Furthermore, several retrospective studies show the positive influence of hypercholesterolemia on the outcome of cancers treated with immunotherapy.83,84 High blood cholesterol levels in the blood are associated with prolonged PFS and OS. Obviously, cholesterol in peripheral blood has a different influence on immune cells from that in the microenvironment. Current evidence suggests that hypercholesterolemia may promote cholesterol accumulation in lipid rafts and facilitate the activation of immune cells.47 Other studies have shown that hypercholesterolemia inhibits tumor growth by improving the proliferation and migration of TAMs and MDSCs.86 Therefore, cholesterol level in peripheral blood, which is readily available, is a potential biomarker for predicting the efficacy of immunotherapy.
Statins have been shown to improve survival and reduce mortality in metastatic cancer patients.58 Due to the influence of cholesterol metabolism on immune cells, drugs that act on cholesterol metabolism may also affect the efficacy of immunotherapy. During ICIs treatment, NSCLC patients who received statins exhibited an increased response rate and longer TTF than those who did not.60,61 In other words, statins, which inhibit the synthesis of cholesterol and reduce cholesterol levels in the blood, may increase the efficacy of immunotherapy. Current studies suggest that the influence of statins on ICIs is not associated with its cholesterol-lowering effect, but with its influence on the immune system, which may explain the opposite influence of statins on immunotherapy compared to hypercholesterolemia.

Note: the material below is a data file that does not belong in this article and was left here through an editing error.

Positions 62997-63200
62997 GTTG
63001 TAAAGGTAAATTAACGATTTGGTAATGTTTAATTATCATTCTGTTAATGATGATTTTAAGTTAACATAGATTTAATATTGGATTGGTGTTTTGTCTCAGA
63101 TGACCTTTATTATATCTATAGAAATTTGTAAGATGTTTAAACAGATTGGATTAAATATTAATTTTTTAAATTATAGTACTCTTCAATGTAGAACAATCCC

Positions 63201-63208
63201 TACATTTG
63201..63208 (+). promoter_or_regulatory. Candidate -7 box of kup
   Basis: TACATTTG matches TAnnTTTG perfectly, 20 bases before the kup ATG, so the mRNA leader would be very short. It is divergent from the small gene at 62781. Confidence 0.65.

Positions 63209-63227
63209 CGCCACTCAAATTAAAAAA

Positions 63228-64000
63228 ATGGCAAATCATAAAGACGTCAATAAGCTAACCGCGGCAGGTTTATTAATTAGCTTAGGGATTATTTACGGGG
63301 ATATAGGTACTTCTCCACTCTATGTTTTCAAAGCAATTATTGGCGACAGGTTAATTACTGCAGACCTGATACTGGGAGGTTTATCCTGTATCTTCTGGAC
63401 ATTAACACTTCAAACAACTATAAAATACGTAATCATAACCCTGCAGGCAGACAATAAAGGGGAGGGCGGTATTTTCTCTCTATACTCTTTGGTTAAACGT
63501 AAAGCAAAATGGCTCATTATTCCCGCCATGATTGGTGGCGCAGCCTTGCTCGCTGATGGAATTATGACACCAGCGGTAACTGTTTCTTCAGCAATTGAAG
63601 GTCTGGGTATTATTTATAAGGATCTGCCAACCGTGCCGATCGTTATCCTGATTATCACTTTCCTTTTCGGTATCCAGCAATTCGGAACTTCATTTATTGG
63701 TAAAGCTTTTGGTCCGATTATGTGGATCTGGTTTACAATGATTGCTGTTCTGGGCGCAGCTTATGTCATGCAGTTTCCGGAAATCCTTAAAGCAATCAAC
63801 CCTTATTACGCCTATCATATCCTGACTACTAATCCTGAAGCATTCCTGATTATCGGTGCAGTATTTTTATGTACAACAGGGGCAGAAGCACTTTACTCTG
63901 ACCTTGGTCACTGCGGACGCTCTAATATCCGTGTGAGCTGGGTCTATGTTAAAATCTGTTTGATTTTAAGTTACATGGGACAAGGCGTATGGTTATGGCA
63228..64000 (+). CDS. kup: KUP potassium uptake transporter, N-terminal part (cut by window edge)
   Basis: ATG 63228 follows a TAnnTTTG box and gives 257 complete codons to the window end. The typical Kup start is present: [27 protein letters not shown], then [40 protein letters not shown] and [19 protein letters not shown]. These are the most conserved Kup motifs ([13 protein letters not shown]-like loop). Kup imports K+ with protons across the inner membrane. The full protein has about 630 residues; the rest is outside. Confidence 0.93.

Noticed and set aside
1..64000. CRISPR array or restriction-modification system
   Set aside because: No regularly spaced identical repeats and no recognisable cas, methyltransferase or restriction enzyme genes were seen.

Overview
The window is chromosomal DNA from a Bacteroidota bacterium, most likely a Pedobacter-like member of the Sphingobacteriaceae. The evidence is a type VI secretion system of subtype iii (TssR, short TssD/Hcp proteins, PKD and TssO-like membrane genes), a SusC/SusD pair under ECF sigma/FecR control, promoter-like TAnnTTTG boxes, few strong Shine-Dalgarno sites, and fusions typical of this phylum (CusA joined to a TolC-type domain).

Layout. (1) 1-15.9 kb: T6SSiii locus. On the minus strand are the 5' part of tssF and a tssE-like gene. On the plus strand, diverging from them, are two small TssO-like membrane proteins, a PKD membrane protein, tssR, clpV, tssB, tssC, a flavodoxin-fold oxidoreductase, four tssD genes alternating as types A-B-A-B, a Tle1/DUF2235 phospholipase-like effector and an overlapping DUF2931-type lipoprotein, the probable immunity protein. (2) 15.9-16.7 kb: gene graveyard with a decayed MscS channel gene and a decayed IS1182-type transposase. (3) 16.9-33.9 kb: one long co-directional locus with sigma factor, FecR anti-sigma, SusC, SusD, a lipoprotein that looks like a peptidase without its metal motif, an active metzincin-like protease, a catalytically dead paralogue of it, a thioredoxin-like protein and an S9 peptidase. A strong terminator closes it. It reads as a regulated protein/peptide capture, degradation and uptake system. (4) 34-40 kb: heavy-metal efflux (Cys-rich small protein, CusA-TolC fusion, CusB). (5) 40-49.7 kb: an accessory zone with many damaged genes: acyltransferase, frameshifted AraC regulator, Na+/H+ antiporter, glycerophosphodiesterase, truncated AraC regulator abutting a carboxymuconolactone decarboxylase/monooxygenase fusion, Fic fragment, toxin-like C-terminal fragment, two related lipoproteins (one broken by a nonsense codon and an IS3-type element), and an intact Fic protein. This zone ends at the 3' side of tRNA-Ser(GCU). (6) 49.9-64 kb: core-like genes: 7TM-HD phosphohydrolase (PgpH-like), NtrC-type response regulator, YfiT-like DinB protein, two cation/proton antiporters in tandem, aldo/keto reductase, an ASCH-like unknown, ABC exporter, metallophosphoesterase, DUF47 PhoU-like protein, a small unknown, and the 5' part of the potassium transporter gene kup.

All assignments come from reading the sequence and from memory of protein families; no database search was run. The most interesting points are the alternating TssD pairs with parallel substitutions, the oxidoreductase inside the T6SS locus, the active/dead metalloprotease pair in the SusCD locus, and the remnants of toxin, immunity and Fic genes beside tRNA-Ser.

By summarizing the major findings of recent preclinical and clinical studies on cholesterol metabolism in immunotherapy, we found that cholesterol metabolism plays an important role in regulating immune cell function and can be used as a target to enhance the efficacy of immunotherapy and a biomarker to predict the efficacy of immunotherapy.